Manchester United's Paul Scholes (centre) chips Barnsley goalkeeper David Watson (left) to score Manchester United's sixth goal in the Premier League game at Old Trafford, Manchester. 25 October 1997.

When Paul Scholes made tw*ts of Barnsley’s defence with the filthiest first touch ever

Paul Scholes was a very good footballer. This may be akin to announcing the sun is hot or that Mrs Brown Boys is an objectively terrible programme, but some things are worth re-stating. 

The ginger maestro was the fulcrum of the Manchester United midfield during their golden age under Sir Alex Ferguson and provided exquisite passes, regular long-range howitzers and the occasional rash tackle.

The great Sir Bobby Charlton once said: “I have no hesitation in putting a name to the embodiment of all that I think is best about football. It’s Paul Scholes.

“Many great players have worn the shirt of Manchester United. Players I worshipped, then lost with my youth in Munich. Players like Denis Law and George Best who I enjoyed so much as team-mates and now, finally, players I have watched closely in the Alex Ferguson era.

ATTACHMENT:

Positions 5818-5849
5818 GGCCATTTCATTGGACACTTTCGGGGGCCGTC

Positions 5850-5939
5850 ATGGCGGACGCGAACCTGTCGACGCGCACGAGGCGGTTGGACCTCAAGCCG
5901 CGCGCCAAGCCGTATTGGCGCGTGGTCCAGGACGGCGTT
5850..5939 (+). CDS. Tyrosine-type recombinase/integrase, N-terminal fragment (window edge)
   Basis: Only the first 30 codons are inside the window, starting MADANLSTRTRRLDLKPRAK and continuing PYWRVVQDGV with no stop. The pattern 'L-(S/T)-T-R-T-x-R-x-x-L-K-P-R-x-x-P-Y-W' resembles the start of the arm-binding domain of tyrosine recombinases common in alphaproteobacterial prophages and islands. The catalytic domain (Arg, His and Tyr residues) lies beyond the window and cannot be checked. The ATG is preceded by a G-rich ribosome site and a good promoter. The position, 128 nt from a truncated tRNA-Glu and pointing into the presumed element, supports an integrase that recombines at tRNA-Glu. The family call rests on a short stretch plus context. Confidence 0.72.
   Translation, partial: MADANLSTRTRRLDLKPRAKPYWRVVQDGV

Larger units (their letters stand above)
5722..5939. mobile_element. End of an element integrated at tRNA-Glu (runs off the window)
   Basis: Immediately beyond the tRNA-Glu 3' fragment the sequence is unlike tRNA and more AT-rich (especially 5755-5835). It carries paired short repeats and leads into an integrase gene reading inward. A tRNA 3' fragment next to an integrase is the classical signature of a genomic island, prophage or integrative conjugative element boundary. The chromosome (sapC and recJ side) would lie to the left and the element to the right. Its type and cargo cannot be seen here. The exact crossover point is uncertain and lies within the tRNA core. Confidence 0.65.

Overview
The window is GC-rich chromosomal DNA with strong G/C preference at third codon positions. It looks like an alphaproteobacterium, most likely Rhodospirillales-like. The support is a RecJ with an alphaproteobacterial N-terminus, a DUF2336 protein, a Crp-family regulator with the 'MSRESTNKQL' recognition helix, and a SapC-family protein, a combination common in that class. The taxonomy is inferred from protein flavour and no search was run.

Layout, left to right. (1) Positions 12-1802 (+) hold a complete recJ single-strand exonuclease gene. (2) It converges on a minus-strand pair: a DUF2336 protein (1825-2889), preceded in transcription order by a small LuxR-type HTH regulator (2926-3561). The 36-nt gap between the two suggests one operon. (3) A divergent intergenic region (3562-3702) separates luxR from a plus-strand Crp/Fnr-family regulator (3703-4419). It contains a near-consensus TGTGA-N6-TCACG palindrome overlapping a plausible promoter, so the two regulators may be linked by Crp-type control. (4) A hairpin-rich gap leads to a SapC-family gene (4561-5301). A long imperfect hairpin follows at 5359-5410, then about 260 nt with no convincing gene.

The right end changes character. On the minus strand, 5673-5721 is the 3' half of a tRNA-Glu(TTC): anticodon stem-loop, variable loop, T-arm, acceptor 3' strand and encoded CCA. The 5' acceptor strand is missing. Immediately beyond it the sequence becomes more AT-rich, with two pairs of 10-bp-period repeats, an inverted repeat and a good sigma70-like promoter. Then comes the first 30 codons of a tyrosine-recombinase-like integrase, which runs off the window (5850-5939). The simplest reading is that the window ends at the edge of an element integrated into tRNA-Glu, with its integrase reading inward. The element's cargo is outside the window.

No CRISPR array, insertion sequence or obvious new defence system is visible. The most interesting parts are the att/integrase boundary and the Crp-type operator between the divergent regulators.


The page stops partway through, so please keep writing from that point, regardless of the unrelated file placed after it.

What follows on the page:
“And in so many ways Scholes is my favourite. I love his nous and conviction that he will find a way to win, to make the killer pass or produce the decisive volley.

“When a game reaches a vital phase, these qualities seem to come out of his every pore.”

Needless to say that United fans, and most neutrals, loved watching Scholes play just as much as Sir Bobby did. He’d regularly provide moments that were *cliche alert* worth the admission fee on their own.

For evidence of this, look no further than this filthy first touch against Barnsley in October 1997.

Scholes was in his element during this period. Playing further forward than he would later in his career, Scholes was given licence to inflict danger on the opposition defence, as the Barnsley players would soon discover.

Starting the move in his own half, Scholes moved the ball forward to Andy Cole and continued his run with the purpose of a man rushing to the bar before last orders.

Cole passed to Ole Gunnar Solskjaer, who released the ball into the path of Scholes, finding himself one-on-one with a floundering Barnsley defender.

Some players would choose to dribble around their opponent, others would attempt a first-time shot in a blind moment of panic.

Scholes had the clarity of mind and the right amount of ice in his veins to think differently. Using his educated right foot, Scholes took one touch to divert the ball away from his adversary, leaving the defender haring in the opposite direction.

It deserved to be finished off and Scholes took an extra touch before dinking the ball over the despairing goalkeeper.

He scored more spectacular goals during his career, but this first touch was the clearest indication of what Paul Scholes was all about.

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